Five minutes on…Managing meetings

They say a meeting is a gathering of people who singly can do nothing,
but together can decide that nothing can be done

Recognise yours? Here’s how to improve their (and your) reputation …

method in the meeting
Guidelines for managing the whole meeting process:

the purpose:
make sure everyone knows the single clear purpose of the meeting beforehand

the agenda: 

  • ensure everyone has one well before the meeting, so there are no surprises
  • in terms of order, cover apologies first, then minutes from any previous meeting you have had on the same topic, and matters arising from them
  • allocate discussion time to topics according to their urgency, importance and complexity
  • after each agenda item, summarise the point, and state what the result/action will be, to be completed by when and by whom
  • try avoiding AOB if possible –
    it can be cluttered with irrelevancies which dissipate the focus of the meeting and bring it to a deflated end

the action points: 

  • put names beside all action points; otherwise expect a ‘whodunit meeting’- everyone thinking everyone else has done it
  • involve participants in setting the actions: this will force them to focus their ideas and to concentrate their minds on the specific action needed as they try to word it succinctly
  • make sure people outside the meeting are informed of actions/decisions affecting them

the point of order:

  • is a point raised by a participant to question or challenge the conduct of the meeting eg when a participant is perturbed by another’s comment/language/behaviour (the chairperson then generally rules on whether the person/comment/or action is out of order)
  • can be raised at any time in the meeting, except when the chairperson is actually speaking
  • should only be raised if you genuinely have a problem with the conduct, rather than the content, of the meeting

the minutes:

  • concentrate on conclusions: unless needed for legal purposes, avoid writing down everyone single word
  • agree the minutes: if you have time, have participants sign them off: this way, they can’t complain about misinterpretation
  • minute asap: to maintain momentum

minding your manners 
Essential behaviour etiquette for all meeting participants. Do not:

  • turn up with info that is out of date or inaccurate they will see through you –
    you haven’t prepared, and you’re wasting their time
  • turn up late, full of apologies they will think you don’t have much consideration for others present
  • turn on the person if you say something personal, don’t’ be surprised when they take it personally; argue with the point they’re making, but keep your comments about the point, not the participant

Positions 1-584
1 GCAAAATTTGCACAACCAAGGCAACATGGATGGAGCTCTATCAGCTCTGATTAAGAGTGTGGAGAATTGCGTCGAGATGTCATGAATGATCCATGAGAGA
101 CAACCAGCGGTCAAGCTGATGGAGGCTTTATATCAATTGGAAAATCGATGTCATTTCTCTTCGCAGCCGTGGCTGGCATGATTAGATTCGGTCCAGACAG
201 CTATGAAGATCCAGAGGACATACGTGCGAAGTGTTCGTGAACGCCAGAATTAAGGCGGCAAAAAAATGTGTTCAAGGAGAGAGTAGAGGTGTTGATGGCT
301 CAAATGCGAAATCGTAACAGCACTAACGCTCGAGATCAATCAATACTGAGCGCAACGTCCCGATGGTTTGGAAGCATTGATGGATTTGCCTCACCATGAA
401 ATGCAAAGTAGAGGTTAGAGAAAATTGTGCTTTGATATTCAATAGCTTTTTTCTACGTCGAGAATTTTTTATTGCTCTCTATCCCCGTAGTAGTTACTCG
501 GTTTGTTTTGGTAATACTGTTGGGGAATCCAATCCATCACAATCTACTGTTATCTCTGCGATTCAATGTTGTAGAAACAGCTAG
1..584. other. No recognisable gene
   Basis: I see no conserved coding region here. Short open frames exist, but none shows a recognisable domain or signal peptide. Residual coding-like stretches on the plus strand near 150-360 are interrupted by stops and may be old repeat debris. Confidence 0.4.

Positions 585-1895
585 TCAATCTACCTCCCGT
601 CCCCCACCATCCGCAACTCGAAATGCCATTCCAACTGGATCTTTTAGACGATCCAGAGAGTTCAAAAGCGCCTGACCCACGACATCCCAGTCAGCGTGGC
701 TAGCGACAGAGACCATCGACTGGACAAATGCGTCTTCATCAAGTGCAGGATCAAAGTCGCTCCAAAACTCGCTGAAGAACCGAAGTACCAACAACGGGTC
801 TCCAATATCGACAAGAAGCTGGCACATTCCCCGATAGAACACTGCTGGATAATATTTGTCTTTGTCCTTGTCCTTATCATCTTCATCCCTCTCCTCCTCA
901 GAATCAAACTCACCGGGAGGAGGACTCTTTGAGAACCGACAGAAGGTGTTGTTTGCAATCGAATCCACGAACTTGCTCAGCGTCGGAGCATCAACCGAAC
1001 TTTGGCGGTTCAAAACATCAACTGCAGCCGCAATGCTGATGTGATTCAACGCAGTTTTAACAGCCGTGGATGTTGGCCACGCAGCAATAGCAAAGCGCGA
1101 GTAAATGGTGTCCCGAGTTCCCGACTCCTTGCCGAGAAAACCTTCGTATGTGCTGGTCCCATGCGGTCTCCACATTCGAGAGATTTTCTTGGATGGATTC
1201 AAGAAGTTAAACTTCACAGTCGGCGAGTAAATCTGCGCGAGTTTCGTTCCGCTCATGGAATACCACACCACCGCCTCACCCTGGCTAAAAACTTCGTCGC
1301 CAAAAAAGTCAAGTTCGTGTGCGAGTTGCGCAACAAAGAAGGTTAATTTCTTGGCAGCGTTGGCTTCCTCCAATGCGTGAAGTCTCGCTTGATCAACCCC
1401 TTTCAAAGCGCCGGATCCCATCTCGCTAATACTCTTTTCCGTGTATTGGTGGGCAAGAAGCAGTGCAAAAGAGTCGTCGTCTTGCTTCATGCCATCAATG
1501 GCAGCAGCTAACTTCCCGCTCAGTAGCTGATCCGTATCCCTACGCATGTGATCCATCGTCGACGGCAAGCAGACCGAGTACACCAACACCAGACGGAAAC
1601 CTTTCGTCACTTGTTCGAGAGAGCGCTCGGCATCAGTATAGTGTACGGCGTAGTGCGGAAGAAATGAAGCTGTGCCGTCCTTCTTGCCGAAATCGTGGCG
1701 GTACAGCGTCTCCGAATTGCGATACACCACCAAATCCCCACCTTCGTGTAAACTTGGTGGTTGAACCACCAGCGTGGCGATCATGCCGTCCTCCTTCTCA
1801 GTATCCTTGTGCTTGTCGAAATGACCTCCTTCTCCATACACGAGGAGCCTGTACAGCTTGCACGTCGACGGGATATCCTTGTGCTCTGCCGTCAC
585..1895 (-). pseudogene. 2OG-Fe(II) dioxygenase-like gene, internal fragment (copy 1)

• turn up with new info to distribute in the meeting they will want time to digest any new stats or documents, and if distributed in the meeting, will only waste time; circulate all new info for the meeting prior to the meeting

the challenge of the chair
Not an excuse to hold forth and give the others the benefit of your bias, some pointers for the chairperson extraodinaire:

  • be fair
    ensure all participants are given the opportunity to contribute: the best meetings leave participants satisfied that they have been heard
  • use names where possible
    helps to build meeting rapport, and break down some of the barriers which may exist
  • explain yourself
    for example, if you have previously promised to let someone speak next, then change your mind, explain why: ‘I know I said I’d come to you next, but I think on reflection it’s best to have X’s view first …’
  • keep to and call time
    pull participants back when they wander off the point, interrupt (gently and in a natural pause) a participant who never knows when to stop, inform the meeting of how long they have to discuss the various agenda items
  • be aware of ulterior motives
    make it your business to know if there are potential conflicts of interest; this way, you will be able to stop your meeting from being hijacked

meeting mischief
…or how to manipulate a meeting to your own ends:

  • deal with easy matters first: hopefully they’ll be too tired and disinterested by the time you get round to the meaty items
  • stand up: you’ll instantly gain command of the room
  • call the meeting: it’s your meeting and you’ll do what you want to
  • leave important issues to AOB – hopefully, they’ll have gone by then, so you can decide in their absence
  • provide wordy minutes: they’ll never wade through them to see that decision that went your way
  • provide late minutes: they’ll have forgotten

So you mean there’s more to meetings than wagging tongues over tea?

This entry was posted in JIT: Leading teams, The leadership toolbox. Bookmark the permalink.

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